If you (or a family member) are prone to indoor allergies or have asthma, there are several ways that your home’s environment could be making symptoms flare up. No one is positive about why some people develop allergies or asthma and others don’t: a range of factors, including environment and genetics, contribute to the susceptibility for these ailments. But dust, mold, and dry air, which can be perpetuated by your HVAC in Minneapolis, can play a role in bringing on symptoms for both respiratory conditions. This article gives 3 ways to make your home a sanctuary away from things that will activate your respiratory issues.
Consider a Swamp Cooler
Air conditioners and swamp coolers are the 2 options that most Americans use to cool their homes. There are crucial differences between them that will impact which one you ultimately decide to install. Air conditioners work by passing air over a set of coils that are filled with a chemical coolant like Freon. The cold air is circulated through your home, while the hot air is vented to the great outdoors. This is in direct contrast to swamp coolers. Swamp coolers don’t use coils, they instead use water to cool the air inside your home. This results in a humid cool that can raise the moisture levels in your house. For allergy and asthma sufferers, this can be a great thing. Slightly damp air is good for your lungs: as evidenced by the soothing properties of a humidifier when you have a cough! If you notice a reduction of your symptoms with more humidity, it might be time to invest in a swamp cooler.
Get Indoor Plants and an Air Filter
Besides making any home look more cozy and colorful, indoor plants are great for improving the air quality inside your house. By combining the natural filtration of plants and mechanical filtration of air filters on the market, you can create an indoor environment with less allergens flying around and harmful chemicals. Plants breathe in the reverse manner that humans do, meaning they inhale CO2 and exhale oxygen. They also trap compounds like formaldehyde and benzene. Some of the best air-filtering plants are peace lilies, Boston ferns, palm trees, and English ivy. Each of these plants have different light and watering requirements, so check your rooms and the plants’ profiles to find a good fit.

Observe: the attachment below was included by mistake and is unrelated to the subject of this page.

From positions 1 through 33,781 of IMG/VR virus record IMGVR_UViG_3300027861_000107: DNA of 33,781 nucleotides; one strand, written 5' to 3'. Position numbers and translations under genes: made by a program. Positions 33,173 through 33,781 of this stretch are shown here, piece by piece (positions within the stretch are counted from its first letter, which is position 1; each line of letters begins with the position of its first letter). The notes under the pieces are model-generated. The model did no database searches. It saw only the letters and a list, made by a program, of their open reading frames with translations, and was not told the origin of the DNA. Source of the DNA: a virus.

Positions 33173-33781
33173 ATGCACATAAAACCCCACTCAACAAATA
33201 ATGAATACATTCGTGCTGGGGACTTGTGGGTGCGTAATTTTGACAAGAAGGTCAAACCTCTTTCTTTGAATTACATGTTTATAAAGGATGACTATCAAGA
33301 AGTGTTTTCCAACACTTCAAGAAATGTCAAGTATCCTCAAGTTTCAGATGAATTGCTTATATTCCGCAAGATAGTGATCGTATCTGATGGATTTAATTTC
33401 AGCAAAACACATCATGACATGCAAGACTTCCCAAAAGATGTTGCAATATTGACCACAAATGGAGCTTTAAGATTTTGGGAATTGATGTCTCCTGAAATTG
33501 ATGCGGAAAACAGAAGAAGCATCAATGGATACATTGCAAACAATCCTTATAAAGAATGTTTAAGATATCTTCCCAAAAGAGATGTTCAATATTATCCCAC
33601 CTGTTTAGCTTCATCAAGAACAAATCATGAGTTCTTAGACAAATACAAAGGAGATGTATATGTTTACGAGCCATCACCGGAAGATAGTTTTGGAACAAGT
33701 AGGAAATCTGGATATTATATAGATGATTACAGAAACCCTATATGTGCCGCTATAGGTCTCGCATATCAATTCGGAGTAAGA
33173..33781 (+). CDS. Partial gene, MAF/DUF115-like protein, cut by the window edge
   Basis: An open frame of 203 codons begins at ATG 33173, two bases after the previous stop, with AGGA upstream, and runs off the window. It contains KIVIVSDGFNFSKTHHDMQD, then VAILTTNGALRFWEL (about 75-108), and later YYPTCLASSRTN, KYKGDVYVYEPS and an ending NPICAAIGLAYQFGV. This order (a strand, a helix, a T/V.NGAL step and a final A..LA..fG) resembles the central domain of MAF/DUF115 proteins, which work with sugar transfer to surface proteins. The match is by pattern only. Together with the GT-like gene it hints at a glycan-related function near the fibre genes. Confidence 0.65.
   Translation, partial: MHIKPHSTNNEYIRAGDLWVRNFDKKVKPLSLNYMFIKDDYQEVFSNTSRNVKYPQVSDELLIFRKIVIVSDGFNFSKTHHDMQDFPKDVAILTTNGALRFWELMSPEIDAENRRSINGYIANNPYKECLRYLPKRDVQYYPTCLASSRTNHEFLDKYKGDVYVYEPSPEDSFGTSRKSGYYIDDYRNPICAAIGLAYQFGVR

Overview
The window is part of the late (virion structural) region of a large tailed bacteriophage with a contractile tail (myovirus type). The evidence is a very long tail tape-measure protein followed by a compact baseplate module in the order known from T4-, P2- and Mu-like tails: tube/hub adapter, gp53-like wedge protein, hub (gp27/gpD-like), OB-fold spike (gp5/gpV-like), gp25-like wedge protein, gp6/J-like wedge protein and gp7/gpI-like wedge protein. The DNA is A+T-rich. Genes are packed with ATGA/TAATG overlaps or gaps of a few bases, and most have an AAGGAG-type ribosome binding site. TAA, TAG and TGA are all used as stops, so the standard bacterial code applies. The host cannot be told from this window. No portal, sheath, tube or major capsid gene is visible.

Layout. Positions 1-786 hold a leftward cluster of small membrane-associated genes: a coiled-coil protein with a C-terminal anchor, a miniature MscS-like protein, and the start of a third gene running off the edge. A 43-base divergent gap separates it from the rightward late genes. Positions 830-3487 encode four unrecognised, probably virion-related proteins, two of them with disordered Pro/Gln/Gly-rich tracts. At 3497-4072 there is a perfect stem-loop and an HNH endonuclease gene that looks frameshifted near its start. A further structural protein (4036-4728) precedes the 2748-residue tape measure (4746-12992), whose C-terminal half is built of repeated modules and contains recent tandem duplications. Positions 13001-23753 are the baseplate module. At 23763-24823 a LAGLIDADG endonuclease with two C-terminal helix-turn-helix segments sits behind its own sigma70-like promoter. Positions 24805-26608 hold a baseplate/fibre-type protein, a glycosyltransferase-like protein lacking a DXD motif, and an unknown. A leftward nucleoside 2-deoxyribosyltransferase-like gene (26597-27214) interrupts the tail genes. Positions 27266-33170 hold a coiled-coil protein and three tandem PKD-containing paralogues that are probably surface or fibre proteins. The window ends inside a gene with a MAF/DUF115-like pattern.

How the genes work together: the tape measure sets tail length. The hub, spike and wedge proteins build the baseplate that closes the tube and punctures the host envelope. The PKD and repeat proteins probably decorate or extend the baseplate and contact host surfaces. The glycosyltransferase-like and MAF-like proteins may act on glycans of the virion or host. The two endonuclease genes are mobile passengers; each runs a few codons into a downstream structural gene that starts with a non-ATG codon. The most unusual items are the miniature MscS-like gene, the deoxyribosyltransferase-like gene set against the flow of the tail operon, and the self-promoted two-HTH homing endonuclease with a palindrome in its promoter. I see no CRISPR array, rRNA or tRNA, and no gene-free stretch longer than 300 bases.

Mechanical air filters usually make use of a cross-hatched, internal filter to capture particles of dust and dirt. The type of removable filter inside the machine will determine the size of particles that can be captured: the smaller particles able to be caught, the higher quality the filter. Make sure to look at what type of allergens the air filter you get is best for trapping.
Clean Your Ducts and Check Your Furnace Filters
If you have a furnace or live in a humid place and have opted for an air conditioner, your HVAC in Minneapolis will rely on ducts to transport the hot or cool air through your home. Over time, the blowing can make allergens like dust and mold pile up in bottle-neck areas inside your ducts. This creates the cycle of allergens blowing through your vents, irritating your lungs, eyes, and nose. Getting your ducts thoroughly cleaned and making sure your furnace filter is clean will help you keep allergens out of your HVAC system. The easiest way to accomplish these 2 things is to call a professional and schedule a time when they can do the dirty work. With all of these considerations, your allergy symptoms will flare less often and the severity may be reduced when they do appear.
Editor's note: Per the note left on the work item, no deductions were given for changes to title. In the first paragraph, it says there are 5 ways, however, the title lists 3 and only 3 are given in the article (grammar and usage deduction). There is also no need to bold the linked keyword (no deduction).
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